Built-in barcodes

Non-invasive monitoring is an important concept for scientists; actively interfering with an animal can change its disposition, sometimes permanently, making it difficult to assess natural behavior patterns. Collaborators from the University of Illinois-Chicago and Princeton University decided to invent a new way of tracking animals, specifically zebras: a zebra stripe barcode detector. The invention, called StripeSpotter, takes images of zebras and discerns their stripe pattern. In doing so, it uses an algorithm to compare the patterns, which helps identify unique individuals from each other. With only a camera and a laptop running the app, databases are generated to help scientists assess whether the animal has been spotted prior and to track them over the long term. Currently, the program has only been officially implemented in Kenya to spot zebras. However, its developers acknowledge that the program could also theoretically be used for other striped animals, like tigers.5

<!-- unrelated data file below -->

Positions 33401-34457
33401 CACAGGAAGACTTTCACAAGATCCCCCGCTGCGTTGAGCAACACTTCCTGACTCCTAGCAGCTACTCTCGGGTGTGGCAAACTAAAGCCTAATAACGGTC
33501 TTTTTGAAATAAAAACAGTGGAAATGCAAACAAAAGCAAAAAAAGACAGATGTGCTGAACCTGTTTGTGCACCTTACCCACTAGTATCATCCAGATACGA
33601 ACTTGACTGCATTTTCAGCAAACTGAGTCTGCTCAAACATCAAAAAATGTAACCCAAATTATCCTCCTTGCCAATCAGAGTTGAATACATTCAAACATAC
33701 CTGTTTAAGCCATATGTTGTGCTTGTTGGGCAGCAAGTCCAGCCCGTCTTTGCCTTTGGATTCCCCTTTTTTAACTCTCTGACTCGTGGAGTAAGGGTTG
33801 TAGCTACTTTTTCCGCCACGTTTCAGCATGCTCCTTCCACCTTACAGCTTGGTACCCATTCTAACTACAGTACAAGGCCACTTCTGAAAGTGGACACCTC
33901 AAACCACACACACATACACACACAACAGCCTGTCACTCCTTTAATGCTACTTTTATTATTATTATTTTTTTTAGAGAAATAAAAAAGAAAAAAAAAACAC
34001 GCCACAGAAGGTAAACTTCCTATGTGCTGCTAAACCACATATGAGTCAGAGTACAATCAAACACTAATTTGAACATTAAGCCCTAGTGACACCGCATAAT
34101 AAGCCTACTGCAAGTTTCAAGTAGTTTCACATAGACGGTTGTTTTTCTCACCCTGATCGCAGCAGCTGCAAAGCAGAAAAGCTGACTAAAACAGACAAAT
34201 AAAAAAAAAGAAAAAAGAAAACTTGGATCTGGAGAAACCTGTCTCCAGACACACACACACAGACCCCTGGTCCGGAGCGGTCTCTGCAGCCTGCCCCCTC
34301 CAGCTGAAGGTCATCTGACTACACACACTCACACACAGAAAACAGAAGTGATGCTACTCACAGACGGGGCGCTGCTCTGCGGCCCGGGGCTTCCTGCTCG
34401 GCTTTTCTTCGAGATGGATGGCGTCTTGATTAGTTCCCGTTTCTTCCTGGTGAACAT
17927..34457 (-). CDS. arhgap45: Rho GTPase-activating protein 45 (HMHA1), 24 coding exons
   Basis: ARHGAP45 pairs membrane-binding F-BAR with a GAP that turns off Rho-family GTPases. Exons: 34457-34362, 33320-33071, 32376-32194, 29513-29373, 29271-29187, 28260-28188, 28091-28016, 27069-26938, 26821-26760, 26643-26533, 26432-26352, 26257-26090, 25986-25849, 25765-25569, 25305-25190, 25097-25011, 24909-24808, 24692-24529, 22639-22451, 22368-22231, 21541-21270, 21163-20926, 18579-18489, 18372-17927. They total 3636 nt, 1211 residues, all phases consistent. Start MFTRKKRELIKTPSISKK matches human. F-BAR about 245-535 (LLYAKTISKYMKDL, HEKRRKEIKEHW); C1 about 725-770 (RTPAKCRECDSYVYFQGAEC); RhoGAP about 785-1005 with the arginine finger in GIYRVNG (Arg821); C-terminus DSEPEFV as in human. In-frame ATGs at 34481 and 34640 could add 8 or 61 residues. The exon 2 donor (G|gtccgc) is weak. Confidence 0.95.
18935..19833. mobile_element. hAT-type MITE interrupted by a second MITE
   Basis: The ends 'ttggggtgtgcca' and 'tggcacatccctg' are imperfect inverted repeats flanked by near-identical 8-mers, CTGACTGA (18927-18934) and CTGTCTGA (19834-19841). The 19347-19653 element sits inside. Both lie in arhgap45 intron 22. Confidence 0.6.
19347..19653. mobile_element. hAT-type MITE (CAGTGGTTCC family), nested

DNA barcodes

Originally developed by a Canadian scientist, Dr. Paul Hebert, in the early 2000s, DNA barcoding is a technique wherein specific regions of a given species’ chromosomal DNA are used for creating a database to identify many individual species. The DNA regions chosen to represent each species should have low intra-specific variability but high inter-specific variability; that is, the sequence appears nearly 100% of the time in its intended species but never in other species. Different genes are often used to identify different groups of animals. For instance, the sequence of mitochondrial cytochrome C oxidase I is usually used to identify animals. In animals, mitochondrial genes represent a better option than nuclear genes as they lack introns, utilize a haploid mode of inheritance, and recombination rarely occurs.6

Over the years, DNA barcoding has been co-opted for a variety of uses, including:7